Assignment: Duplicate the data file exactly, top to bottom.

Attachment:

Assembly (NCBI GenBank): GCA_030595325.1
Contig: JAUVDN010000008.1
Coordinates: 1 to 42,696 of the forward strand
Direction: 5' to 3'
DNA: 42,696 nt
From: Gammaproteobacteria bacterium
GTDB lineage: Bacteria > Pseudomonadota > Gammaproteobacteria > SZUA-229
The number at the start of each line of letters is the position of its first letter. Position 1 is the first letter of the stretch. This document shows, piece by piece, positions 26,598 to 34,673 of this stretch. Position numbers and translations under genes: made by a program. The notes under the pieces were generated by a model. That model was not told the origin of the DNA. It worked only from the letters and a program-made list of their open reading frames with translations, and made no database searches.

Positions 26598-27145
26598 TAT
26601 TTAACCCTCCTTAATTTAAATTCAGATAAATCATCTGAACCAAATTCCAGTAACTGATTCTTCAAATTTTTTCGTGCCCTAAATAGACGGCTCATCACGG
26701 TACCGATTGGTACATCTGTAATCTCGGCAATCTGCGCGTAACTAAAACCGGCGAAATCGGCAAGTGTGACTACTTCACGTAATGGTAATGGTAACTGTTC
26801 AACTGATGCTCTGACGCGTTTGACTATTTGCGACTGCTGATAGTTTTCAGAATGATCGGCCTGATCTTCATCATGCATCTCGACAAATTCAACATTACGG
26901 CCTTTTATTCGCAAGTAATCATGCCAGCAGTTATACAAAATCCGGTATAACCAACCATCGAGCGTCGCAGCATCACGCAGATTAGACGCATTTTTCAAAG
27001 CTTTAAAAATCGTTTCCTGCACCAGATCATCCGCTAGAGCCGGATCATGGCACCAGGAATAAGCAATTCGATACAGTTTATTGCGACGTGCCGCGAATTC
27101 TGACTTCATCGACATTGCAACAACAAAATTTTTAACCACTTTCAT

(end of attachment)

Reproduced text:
Assembly (NCBI GenBank): GCA_030595325.1
Contig: JAUVDN010000008.1
Coordinates: 1 to 42,696 of the forward strand
Direction: 5' to 3'
DNA: 42,696 nt
From: Gammaproteobacteria bacterium
GTDB lineage: Bacteria > Pseudomonadota > Gammaproteobacteria > SZUA-229
The number at the start of each line of letters is the position of its first letter. Position 1 is the first letter of the stretch. This document shows, piece by piece, positions 26,598 to 34,673 of this stretch. Position numbers and translations under genes: made by a program. The notes under the pieces were generated by a model. That model was not told the origin of the DNA. It worked only from the letters and a program-made list of their open reading frames with translations, and made no database searches.

Positions 26598-27145
26598 TAT
26601 TTAACCCTCCTTAATTTAAATTCAGATAAATCATCTGAACCAAATTCCAGTAACTGATTCTTCAAATTTTTTCGTGCCCTAAATAGACGGCTCATCACGG
26701 TACCGATTGGTACATCTGTAATCTCGGCAATCTGCGCGTAACTAAAACCGGCGAAATCGGCAAGTGTGACTACTTCACGTAATGGTAATGGTAACTGTTC
26801 AACTGATGCTCTGACGCGTTTGACTATTTGCGACTGCTGATAGTTTTCAGAATGATCGGCCTGATCTTCATCATGCATCTCGACAAATTCAACATTACGG
26901 CCTTTTATTCGCAAGTAATCATGCCAGCAGTTATACAAAATCCGGTATAACCAACCATCGAGCGTCGCAGCATCACGCAGATTAGACGCATTTTTCAAAG
27001 CTTTAAAAATCGTTTCCTGCACCAGATCATCCGCTAGAGCCGGATCATGGCACCAGGAATAAGCAATTCGATACAGTTTATTGCGACGTGCCGCGAATTC
27101 TGACTTCATCGACATTGCAACAACAAAATTTTTAACCACTTTCAT